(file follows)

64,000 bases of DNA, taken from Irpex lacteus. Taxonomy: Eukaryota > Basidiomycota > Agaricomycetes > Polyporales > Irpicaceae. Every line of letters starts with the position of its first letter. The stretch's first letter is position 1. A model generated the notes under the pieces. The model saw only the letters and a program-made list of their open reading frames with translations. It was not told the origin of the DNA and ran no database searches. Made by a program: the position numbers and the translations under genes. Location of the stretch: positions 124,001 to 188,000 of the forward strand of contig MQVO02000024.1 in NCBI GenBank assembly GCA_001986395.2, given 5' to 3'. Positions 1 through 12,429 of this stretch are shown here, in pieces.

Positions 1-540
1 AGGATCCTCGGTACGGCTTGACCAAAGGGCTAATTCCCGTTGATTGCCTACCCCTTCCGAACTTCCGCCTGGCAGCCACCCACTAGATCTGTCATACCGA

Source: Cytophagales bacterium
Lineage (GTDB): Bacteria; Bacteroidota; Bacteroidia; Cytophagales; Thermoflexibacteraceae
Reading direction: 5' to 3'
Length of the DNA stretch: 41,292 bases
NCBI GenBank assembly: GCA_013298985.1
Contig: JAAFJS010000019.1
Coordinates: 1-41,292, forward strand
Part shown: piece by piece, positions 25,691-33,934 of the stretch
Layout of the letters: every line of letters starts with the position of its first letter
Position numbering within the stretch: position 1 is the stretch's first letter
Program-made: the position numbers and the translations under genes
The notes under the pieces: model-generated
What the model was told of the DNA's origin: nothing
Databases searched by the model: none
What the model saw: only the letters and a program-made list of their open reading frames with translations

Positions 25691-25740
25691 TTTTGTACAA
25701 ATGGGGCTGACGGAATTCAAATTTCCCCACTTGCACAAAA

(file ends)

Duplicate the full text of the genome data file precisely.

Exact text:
64,000 bases of DNA, taken from Irpex lacteus. Taxonomy: Eukaryota > Basidiomycota > Agaricomycetes > Polyporales > Irpicaceae. Every line of letters starts with the position of its first letter. The stretch's first letter is position 1. A model generated the notes under the pieces. The model saw only the letters and a program-made list of their open reading frames with translations. It was not told the origin of the DNA and ran no database searches. Made by a program: the position numbers and the translations under genes. Location of the stretch: positions 124,001 to 188,000 of the forward strand of contig MQVO02000024.1 in NCBI GenBank assembly GCA_001986395.2, given 5' to 3'. Positions 1 through 12,429 of this stretch are shown here, in pieces.

Positions 1-540
1 AGGATCCTCGGTACGGCTTGACCAAAGGGCTAATTCCCGTTGATTGCCTACCCCTTCCGAACTTCCGCCTGGCAGCCACCCACTAGATCTGTCATACCGA

Source: Cytophagales bacterium
Lineage (GTDB): Bacteria; Bacteroidota; Bacteroidia; Cytophagales; Thermoflexibacteraceae
Reading direction: 5' to 3'
Length of the DNA stretch: 41,292 bases
NCBI GenBank assembly: GCA_013298985.1
Contig: JAAFJS010000019.1
Coordinates: 1-41,292, forward strand
Part shown: piece by piece, positions 25,691-33,934 of the stretch
Layout of the letters: every line of letters starts with the position of its first letter
Position numbering within the stretch: position 1 is the stretch's first letter
Program-made: the position numbers and the translations under genes
The notes under the pieces: model-generated
What the model was told of the DNA's origin: nothing
Databases searched by the model: none
What the model saw: only the letters and a program-made list of their open reading frames with translations

Positions 25691-25740
25691 TTTTGTACAA
25701 ATGGGGCTGACGGAATTCAAATTTCCCCACTTGCACAAAA